“This may sound like risky and radical thinking, but there are many stores that have reduced hours or remain closed on certain days, even holidays such as the Fourth of July, Christmas and Easter. They then build events around the edges of those holidays to drive traffic.

“Doing this can boost recruiting and retention by sending the family-friendly message that management cares about employees’ work-life balance.”

Randi Schachter, a fourth-generation family member at BILTRITE Furniture, was quoted in a 2019 Furniture World article, “Our motto is ‘Seven days of business in six days’, and we are doing it! BILTRITE has continued to grow each year and we should have closed on Sundays years ago!” O’Malley added that “Reducing their selling hours to six, closing on most Sundays and some holidays have helped BILTRITE retrain customers and make their staff more productive.”

Wage Inflation

O’Malley recalled a conversation he had about a year ago with a retailer located in a remote area of the northeast who intended to pay between $55,000 and $60,000 for a warehouse manager. “This CEO, who decided to do his own recruiting, hired someone for $55,000 who lacked industry experience. That employee left after seven months, and the retailer is now trying to re-fill that position offering $75,000 as a base salary.

“Good category buyers who would have made $80,000 to $85,000 are being offered $100,000 to $110,000. “It’s not hard to imagine that when a new employee is offered $15,000 more than someone hired just a year before to do a similar level job, problems can arise. “I work with a smart, young CEO who recently hired a warehouse manager for about $80,000 per year. A potential wage comparison problem arose since two other experienced managers in her organization made less. My advice was to sit down with the other employees and discuss salary increases.

“There has been some push-back from CEOs on current salary offers. Many feel that they cannot afford to pay current rates, but there are really very few options. I would say ignoring market pay rates by being stuck in the past will lead to lower quality hires and higher turnover.”

Chart #2: Turnover Rate Calculation
Month Number of Separated Employees Average Number of Employees Monthly Turnover Rates Quarterly Turnover Rates Annual Turnover Rates
January 1 10 10.0%
February 1 9 11.1%
March 0 10 0.0% 21.1%
April 2 10 20.0%
May 0 8 0.0%
June 1 9 11.1% 31.1%
July 0 10 0.0%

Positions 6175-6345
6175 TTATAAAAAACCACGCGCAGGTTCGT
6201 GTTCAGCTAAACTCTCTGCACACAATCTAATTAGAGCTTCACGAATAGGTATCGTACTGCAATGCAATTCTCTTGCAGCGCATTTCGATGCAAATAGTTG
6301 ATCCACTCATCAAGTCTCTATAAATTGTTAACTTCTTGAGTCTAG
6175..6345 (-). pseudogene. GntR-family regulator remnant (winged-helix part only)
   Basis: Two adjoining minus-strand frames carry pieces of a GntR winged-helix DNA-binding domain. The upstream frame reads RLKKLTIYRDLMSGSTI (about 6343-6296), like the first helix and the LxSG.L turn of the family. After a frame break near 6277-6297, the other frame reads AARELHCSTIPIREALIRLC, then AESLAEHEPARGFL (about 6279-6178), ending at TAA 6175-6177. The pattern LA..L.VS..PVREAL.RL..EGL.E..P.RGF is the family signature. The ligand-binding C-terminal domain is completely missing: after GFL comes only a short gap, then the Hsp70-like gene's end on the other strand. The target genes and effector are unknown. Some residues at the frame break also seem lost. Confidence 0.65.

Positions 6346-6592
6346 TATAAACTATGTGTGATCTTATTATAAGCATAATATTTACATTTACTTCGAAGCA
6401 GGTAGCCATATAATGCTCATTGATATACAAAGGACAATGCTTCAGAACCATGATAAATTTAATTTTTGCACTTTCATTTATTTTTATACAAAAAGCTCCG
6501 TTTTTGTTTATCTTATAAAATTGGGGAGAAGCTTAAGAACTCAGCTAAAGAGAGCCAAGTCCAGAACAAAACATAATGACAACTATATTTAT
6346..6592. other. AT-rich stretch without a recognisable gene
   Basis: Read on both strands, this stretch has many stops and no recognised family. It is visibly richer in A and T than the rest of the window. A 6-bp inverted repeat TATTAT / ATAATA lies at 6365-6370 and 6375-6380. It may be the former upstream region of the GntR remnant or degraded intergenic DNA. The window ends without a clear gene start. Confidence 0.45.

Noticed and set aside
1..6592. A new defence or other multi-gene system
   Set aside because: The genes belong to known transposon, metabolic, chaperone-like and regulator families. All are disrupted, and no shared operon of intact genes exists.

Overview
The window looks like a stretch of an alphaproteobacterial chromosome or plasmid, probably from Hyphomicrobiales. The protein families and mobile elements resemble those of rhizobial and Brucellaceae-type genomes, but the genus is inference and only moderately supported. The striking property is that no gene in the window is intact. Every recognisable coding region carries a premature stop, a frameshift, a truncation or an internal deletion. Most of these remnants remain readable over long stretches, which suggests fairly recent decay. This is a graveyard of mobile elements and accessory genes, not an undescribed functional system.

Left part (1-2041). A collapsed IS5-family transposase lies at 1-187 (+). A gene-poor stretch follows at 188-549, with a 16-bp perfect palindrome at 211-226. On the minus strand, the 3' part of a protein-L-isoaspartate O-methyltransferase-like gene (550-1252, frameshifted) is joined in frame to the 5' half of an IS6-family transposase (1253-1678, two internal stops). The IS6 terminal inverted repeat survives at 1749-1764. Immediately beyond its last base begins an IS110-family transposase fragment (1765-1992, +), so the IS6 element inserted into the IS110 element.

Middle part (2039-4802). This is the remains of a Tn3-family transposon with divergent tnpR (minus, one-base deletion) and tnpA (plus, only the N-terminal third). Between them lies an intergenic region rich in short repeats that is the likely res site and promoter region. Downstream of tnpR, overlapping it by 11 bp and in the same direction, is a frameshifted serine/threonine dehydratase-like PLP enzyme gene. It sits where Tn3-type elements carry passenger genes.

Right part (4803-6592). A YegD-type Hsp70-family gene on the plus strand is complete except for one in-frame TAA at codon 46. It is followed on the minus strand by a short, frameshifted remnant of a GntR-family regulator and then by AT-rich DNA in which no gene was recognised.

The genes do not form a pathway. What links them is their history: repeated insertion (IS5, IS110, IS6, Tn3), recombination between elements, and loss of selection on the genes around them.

August 2 10 20.0%
September 1 8 12.5% 32.5%
October 0 10 0.0%
November 1 10 10.0%
December 0 10 0.0% 10.0% 94.7%

Chart #2 illustrates the cascading effect that one or two resignations per month have on an annual turnover rate. In this example, monthly turnover contributes to an annual turnover rate of 94.7 percent. The result is constant training as well as stressful working conditions for employees and managers. Focus on monthly, quarterly and annual “Turnover Rate” trends.

Employee turnover rate is easy to track by pulling data from payroll. It is calculated by dividing the number of separations during a month by the average number of employees, multiplied by 100.

Turnover Rate = Number of Separations / Average Number of Employees X 100.


“Everyone needs to make sure the benefits offered match up. People are looking for medical and a 401(k). If you are not paying at least 50 percent of the employee’s medical (not including family coverage), don’t provide a matching 401(k), and if you don’t have a solid PTO policy, you will lose people. Offering one week of vacation after working for a year and then edging up to three weeks after five years will just not cut it.

“Companies are updating their PTO plans. The day someone is hired,” O’Malley added, “they should start accruing PTO hours. You do not need to give them PTO in their first month, but it should be accruing. They should have usable PTO by the time they get past your introductory period at 90 days or 120 days.“

Turnover Metrics

Circling back to metrics, Bill O’Malley concludes, “One of the first things retailers need to do is have turnover metrics at their fingertips. Here are the major metrics to track. Most companies do not currently track the days to hire or time to fill metrics. Chart #1 shows a simple worksheet your HR team or hiring authority can use to determine how quickly your key positions are being filled. Chart #2 illustrates the cascading effect that one or two resignations per month have on an annual turnover rate.“

Questions about the topics covered in this interview with Bill O’Malley can be directed to Bill care of editor@furninfo.com.

About Bill O'Malley: Bill O’Malley is the owner and co-founder of Connector Team Recruiting, a specialized search firm working with Furniture | Mattress | Electronics Owners, Presidents and HR executives. Since 2012 he has connected Furniture Enterprises with top talent. Connector Team is an affiliate office of MRINetwork, recently ranked as a Top Recruitment Firm by Forbes Magazine.

To read Bill's blog on the Connector Team Recruiting website, click here.

If you want a pdf copy of the MRINetwork Recruitment Trends Study, call Bill O'Malley at (434) 227-4330 or send him an email at bill@connectorteamrecruiting.com. Connector Team is headquartered in Charlottesville, Virginia.